As the number of measles cases in California and at least 25 other states continues to rise, becoming the highest number of reported cases in the U.S. since 1994, dental practices should ensure that they are screening patients for the highly contagious virus and other aerosol transmissible diseases prior to providing treatment.
Asking patients about their vaccination status or any international travel completed recently is a reasonable measles screening procedure for dentists to follow.
The Centers for Disease Control and Prevention recommends that health care providers consider measles in patients who present with fever and rash and “clinically compatible measles symptoms” like cough, runny nose and pink eye, particularly in patients who live in a community where measles is currently occurring and for whom one or both of the following are true:
Dental practices should reschedule a patient with suspected measles or other ATD for a time when the patient no longer exhibits ATD symptoms or has been cleared by a physician.
Cal/OSHA regulations require that health care providers follow specific exposure control processes for ATDs. However, because dentists don’t treat symptoms caused by ATDs and don’t perform procedures that the CDC considers cough-inducing, they are “conditionally exempt” from these requirements if the following three conditions are met:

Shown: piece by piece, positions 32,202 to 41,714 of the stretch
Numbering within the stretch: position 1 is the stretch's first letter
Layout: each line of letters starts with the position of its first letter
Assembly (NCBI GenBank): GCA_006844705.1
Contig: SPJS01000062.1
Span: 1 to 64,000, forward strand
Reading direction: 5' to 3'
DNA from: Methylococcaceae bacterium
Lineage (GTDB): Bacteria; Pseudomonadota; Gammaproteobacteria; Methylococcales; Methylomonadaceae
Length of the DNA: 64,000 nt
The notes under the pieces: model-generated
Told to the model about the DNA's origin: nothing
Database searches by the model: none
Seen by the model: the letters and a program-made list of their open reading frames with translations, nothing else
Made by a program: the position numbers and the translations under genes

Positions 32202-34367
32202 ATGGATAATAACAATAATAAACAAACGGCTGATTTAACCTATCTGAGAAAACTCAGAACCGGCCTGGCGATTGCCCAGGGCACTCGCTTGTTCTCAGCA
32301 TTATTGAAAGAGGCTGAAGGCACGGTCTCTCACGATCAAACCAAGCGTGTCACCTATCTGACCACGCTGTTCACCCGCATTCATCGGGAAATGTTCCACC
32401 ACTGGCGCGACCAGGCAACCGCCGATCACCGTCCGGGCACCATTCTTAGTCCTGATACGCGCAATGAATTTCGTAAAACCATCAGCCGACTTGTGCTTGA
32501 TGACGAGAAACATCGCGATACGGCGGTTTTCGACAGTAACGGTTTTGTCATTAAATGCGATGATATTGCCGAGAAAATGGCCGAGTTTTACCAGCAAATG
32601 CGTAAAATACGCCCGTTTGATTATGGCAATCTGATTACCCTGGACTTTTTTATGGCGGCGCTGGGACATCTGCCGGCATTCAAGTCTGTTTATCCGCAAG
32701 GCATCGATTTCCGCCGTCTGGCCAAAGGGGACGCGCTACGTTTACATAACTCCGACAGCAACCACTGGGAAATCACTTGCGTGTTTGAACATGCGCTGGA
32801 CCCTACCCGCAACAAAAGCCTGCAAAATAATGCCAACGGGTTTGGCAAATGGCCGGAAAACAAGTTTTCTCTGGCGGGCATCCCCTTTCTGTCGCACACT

1. Dental procedures are not performed on patients identified to them as ATD cases or suspected ATD cases.
2. The Injury and Illness Prevention Program includes a written procedure for screening patients for ATDs that is consistent with current guidelines issued by the CDC and prevention for infection control in dental settings and this procedure is followed before performing any dental procedure on a patient to determine whether the patient may present an ATD exposure risk.
3. Employees have been trained in the screening procedure in accordance with Section 3203.
4. Aerosol generating dental procedures are not performed on a patient identified through the screening procedure as presenting a possible ATD exposure risk unless a licensed physician determines that the patient does not currently have an ATD.
At the time of this writing, 47 adult and pediatric measles cases had been confirmed year-to-date in California. One to two cases have occurred in at least five counties while higher numbers of cases have been reported in Butte, Los Angeles, Placer, Sacramento, San Francisco, San Mateo, Santa Clara and Santa Cruz Counties. Outbreaks in Butte County and the Los Angeles, Sacramento and San Francisco regions are linked to low-vaccination rates or to patients who recently traveled internationally or were in contact with someone who traveled internationally.
The CDC in May published the Measles Outbreak Digital Toolkit for providers that includes printable fact sheets that can be displayed in the office and shared with parents.
Reference the CDC’s page on measles for health care professionals.
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